How Slot Machines Work (and why the house always wins)


Unlike more so-called serious casino games like blackjack or poker, slots are simple and an easy, mindless diversion for those on the casino floor that want their entertainment without thinking too much about it. The result is self-evident; you do not need to be an expert in casino management to see how successful they have become. Nowadays, it is possible to play slots while you sip an ale at your favourite dive, or while you wait for your plane at the airport thanks to their ubiquitous installations in all manner of public establishments.

Even still, you can play from the throne in complete personal privacy due to the influx of apps that are clamouring for your attention, your addictive tendencies, and your money. It is no surprise that slot machines have expanded so rapidly to your favourite restaurant and personal device when reports started coming in that they were raking in some 60% of the annual gaming profits in the United States.

While the concept has grown wildly popular, and while the mechanical machines have been replaced by binary algorithms, the basic rules and game remains the same. And – spoiler alert – like the ironic tagline of the Hunger Games series, which features murderous and macabre blood sport, ‘May the odds ever be in your favour’ is not really what the house wants. The game is essentially one of probability, with just enough wins to make it attractive to continue playing, but carefully designed and tweaked so that if you play enough, you are very unlikely to come out on top. The only thing you may have to show for it, in fact, may be a gambling addiction.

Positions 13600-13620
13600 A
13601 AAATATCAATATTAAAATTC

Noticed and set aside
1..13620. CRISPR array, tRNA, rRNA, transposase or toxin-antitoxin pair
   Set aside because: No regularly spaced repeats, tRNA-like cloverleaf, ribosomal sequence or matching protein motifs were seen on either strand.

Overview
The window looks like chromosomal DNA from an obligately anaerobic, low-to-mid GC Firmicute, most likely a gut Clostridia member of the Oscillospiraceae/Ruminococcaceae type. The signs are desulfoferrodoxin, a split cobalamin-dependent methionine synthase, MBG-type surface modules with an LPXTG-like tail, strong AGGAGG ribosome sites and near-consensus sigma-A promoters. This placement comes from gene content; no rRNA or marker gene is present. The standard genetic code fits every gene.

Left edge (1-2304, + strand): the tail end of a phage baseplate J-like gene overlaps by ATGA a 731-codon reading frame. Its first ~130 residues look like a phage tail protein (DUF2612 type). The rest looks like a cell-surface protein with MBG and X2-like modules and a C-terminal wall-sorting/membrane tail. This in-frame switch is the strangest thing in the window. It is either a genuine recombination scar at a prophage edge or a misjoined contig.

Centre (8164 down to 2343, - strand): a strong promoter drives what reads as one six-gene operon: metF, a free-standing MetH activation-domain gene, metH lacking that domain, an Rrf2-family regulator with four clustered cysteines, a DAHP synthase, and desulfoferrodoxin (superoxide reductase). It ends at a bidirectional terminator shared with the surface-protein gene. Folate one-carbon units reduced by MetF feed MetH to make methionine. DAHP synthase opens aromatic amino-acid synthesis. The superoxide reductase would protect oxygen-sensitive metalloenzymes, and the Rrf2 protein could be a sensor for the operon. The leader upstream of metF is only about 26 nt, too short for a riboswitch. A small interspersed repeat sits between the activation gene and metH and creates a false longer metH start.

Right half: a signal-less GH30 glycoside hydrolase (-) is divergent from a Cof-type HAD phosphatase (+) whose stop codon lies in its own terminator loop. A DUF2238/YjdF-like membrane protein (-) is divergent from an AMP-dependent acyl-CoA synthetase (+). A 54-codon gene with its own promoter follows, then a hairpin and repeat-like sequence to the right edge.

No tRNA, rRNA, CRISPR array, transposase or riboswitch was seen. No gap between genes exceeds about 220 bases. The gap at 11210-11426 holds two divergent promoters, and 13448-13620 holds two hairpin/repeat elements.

Slot Machines:  The Design

Make no mistake, the odds are stacked against you. Even if you do end up with a relatively large payout, the casinos and designers of slot machine algorithms are banking on the player to reinvest those winnings into more games. Here is how it works: the player pulls a handle or presses a button, real or digital, to initiate the rotation of a series of wheels with pictures. You win by aligning the pictures in a specified order; there is a pay line that you can manipulate by placing a larger bet and increasing the total number of combinations to qualify for a winning condition. Depending on which pictures line up, you can win various rewards. With greater risk comes greater reward and a higher chance of winning.

Inside an antique mechanical slot machine.

Inside an antique mechanical slot machine. Source:

From Mechanical to Digital

No longer do machines operate on an elaborate scheme of gears and levers, but again, the basic idea has not changed, both for digital slot machines and online slots alike. Just like the older mechanical machines, the moment you pull the lever or press a button to start playing, the outcome is already determined whether you are playing a 3-reel single-line game or a 5-reel 25-line one.

But how random are the numbers, and what are the actual odds? According to the Nevada Gaming Control Board’s Gaming Revenue Report for December of 2012, there is an average win rate of 6.58% for slot machines during this fiscal year period. That rises to 10.77% for bets of one cent, and drops to 4.73% for bets of $100. In spite of the statistics for win rates that are available, the odds are not actually quantifiable because the design of the games remains a secret to the player.

This is unlike other poker games, where someone who is savvy enough in statistics can quickly calculate and play the odds depending on the situation. For this reason, even though the game is accessible and there is an ostensibly frequency of winning when you place small bets, beware that the addictive nature of the game is what entraps the player and ultimately ends up costing him or her.